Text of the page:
The nearly 50 brewery buildings that make up Cincinnati's Brewery District range from Romanesque works of art to impressive brick industrial spaces. Many have stood on the same spots since long before Prohibition, outlasting neighboring structures that fell to the wrecking ball. If those buildings had faces, they'd use them to thank the Brewery District's redevelopment group. The band of residents, business owners, and developers helps protect and promote the
rich history of this former German cultural hub and epicenter of the Cincinnati brewing industry.
As part of a long-term plan to redevelop the area, the organization welcomes visitors into diverse events such as seasonal beer festivals and a pop-up beer garden
at the Findlay Market. But the most popular gatherings are the brewery tours that stop at pre-Prohibition breweries and explore the historic, secret barrel-transportation tunnels that run 40 feet below street level and directly into local refrigerators.
Initially designed as a temporary tour and fundraiser for student travel, American Legacy Tours began humbly as the Newport Gangster Tour in 2008. When met with overwhelming success, the friends who had embarked on what they thought was a temporary project decided to take root and expand, creating American Legacy Tours in 2010.
Their first order of business as an official company was to introduce the Queen City Underground Tour, an exploration of the city's underground tunnels and history as a rabbit village. Today, a cadre of educated guides leads 10 different area walking tours, including seasonal Spirit of Christmas Tours and Newport is Haunted Tours held around Halloween.
?The Spirit of Christmas Tour makes stops at four churches located in Over-The-Rhine's Gateway Quarter, each gussied up with holiday decorations. A guide leads the procession, illuminating the history and traditions of the area and sharing anecdotes about the churches. The tour ends at St. Francis Seraph Church, where tour-goers have the chance to witness nativity scenes complete with live animals and explore the Charles Dickens Village, then head into the holiday gift shop.?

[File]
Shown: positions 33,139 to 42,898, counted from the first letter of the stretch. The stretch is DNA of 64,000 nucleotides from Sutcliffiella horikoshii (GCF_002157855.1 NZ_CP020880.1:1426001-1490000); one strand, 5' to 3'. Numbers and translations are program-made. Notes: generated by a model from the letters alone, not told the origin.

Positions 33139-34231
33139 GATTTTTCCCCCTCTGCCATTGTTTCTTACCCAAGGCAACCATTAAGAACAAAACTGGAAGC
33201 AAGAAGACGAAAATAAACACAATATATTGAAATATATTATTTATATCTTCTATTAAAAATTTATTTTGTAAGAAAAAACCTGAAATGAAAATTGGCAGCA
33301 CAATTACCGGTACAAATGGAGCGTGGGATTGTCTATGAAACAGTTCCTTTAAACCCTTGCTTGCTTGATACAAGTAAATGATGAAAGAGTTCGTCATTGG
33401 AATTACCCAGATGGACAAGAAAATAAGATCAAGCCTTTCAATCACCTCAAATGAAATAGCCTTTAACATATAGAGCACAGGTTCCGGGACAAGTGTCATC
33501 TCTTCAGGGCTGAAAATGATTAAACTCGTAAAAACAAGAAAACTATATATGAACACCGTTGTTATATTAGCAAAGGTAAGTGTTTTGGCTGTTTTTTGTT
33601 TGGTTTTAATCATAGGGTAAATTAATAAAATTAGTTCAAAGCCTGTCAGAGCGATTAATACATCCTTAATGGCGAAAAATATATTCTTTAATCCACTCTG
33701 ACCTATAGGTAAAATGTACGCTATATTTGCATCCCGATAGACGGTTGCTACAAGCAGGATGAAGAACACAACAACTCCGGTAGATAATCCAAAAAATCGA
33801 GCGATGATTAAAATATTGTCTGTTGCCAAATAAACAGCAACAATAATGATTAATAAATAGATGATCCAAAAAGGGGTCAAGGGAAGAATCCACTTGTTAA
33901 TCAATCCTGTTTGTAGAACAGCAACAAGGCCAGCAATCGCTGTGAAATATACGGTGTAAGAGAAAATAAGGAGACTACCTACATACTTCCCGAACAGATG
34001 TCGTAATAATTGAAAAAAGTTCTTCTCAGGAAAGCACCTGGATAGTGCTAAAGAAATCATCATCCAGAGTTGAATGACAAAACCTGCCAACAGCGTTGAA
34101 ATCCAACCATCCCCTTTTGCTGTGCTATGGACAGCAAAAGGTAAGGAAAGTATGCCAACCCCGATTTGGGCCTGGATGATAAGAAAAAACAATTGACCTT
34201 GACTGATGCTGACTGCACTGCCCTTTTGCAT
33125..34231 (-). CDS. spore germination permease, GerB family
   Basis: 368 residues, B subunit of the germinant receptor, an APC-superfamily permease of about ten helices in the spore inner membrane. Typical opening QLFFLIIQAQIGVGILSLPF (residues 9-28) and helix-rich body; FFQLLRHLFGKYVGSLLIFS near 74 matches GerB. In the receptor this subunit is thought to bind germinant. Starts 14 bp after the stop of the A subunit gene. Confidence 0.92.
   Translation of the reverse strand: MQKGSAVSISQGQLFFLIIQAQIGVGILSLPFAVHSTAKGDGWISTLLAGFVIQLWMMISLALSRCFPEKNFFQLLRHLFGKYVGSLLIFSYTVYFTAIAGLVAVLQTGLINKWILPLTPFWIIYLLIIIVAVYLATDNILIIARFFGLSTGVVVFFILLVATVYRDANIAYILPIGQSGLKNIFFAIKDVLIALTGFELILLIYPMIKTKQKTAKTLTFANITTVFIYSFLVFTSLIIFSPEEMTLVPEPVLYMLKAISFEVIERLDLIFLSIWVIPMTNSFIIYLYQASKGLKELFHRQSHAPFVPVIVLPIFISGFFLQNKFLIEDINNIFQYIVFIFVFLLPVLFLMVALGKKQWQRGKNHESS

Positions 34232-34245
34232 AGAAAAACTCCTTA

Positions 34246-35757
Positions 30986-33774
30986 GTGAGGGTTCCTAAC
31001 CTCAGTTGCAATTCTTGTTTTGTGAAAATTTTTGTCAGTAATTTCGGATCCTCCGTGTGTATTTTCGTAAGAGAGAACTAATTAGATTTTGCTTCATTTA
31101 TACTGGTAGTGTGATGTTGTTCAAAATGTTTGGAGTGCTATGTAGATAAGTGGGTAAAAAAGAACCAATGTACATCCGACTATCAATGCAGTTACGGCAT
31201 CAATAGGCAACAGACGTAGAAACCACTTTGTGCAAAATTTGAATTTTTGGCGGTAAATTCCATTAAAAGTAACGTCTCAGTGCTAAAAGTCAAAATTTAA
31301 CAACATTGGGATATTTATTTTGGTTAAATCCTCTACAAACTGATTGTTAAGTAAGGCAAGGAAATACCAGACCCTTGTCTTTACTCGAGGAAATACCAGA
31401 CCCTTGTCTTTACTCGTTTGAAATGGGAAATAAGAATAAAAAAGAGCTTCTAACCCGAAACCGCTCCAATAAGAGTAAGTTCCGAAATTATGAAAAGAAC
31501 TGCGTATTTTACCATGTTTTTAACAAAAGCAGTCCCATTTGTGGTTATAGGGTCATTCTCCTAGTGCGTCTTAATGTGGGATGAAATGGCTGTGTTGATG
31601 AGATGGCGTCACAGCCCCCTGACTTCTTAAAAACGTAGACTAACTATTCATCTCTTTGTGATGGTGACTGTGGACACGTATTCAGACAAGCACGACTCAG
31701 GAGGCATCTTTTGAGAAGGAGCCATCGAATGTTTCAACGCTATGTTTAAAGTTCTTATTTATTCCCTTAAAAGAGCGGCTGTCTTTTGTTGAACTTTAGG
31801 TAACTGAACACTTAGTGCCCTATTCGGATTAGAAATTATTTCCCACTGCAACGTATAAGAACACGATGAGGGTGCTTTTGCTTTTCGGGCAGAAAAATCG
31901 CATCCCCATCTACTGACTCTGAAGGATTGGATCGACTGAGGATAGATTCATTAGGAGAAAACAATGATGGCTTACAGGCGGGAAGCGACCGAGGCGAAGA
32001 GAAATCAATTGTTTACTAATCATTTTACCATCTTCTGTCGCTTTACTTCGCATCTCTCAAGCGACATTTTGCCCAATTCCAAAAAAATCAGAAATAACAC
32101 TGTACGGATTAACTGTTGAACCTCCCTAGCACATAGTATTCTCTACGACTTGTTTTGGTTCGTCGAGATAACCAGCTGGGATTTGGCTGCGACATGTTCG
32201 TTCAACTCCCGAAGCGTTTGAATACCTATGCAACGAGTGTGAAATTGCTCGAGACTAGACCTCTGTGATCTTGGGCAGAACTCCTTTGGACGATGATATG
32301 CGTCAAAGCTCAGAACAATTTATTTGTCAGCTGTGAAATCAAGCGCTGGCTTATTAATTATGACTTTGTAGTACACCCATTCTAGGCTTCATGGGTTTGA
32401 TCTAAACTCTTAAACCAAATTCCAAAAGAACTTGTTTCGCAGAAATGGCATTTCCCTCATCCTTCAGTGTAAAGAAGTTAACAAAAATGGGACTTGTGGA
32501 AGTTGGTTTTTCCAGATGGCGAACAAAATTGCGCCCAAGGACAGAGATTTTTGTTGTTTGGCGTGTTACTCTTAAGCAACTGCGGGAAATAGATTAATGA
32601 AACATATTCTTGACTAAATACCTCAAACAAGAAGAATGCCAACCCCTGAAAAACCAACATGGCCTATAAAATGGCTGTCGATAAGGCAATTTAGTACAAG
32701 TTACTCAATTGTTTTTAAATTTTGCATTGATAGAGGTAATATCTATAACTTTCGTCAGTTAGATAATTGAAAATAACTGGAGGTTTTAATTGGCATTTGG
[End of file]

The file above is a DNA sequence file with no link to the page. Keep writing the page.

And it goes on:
Spring Tour Bus offers transportation between New York and Ohio in comfortable, amenity-packed buses. These buses, which service the Chinatown neighborhood in New York City and travel to Columbus, Dayton, and Cincinnati, are driven by experienced drivers with a minimum of five years experience. The buses feature reclining seats, heating and air conditioning, high-speed WiFi access, outlets, and restrooms in the rear.
Founded by a group of friends who created the acclaimed Newport Gangster Tour as a fundraiser in 2008, American Legacy Tours blossomed into a full-fledged tour company two years later. Participants choose from seven distinct tours that traverse cities as guides share fascinating and sometimes seedy history. The Queen City Underground Tour ventures beneath the city’s streets into a hidden burial vault and long-forgotten tunnels, and the Newport Gangster Tour delves into a scandalous past by visiting the sites of former brothels and speakeasies. Elsewhere, on the Haunted Covington Tour, guests feed their thirst for fright and their hunger for candy handouts from amiable apparitions.
During a self-proclaimed midlife crisis, Tod Swormstedt became the voice for some silent witnesses to American history: signs. The former editor and publisher of Signs of the Times magazine was more than familiar with the subject, and he wanted to give this particular slice of Americana a permanent tribute. He opened American Sign Museum in 1999 and filled it with nearly 4,000 books, photos, and, of course, lots and lots of signs.
Size: more than 19,000 sq. ft. of exhibit space (with 20,000 more on the way), featuring 28-foot ceilings for larger signs
Eye Catcher: a glowing McDonald's sign from 1963?six years before NASA landed a cheeseburger on the moon
Permanent Mainstay: the neon and hand-painted signs of Main Street, which recreates storefronts from decades past
Hidden Gem: the grizzly-looking sign from bygone supermarket chain Big Bear?which someone discovered while mowing grass
Don't Miss: the neon shop, open weekdays, where workers create new signs and chat with visitors
From the Press: For a glance inside the museum, check out the many video interviews here.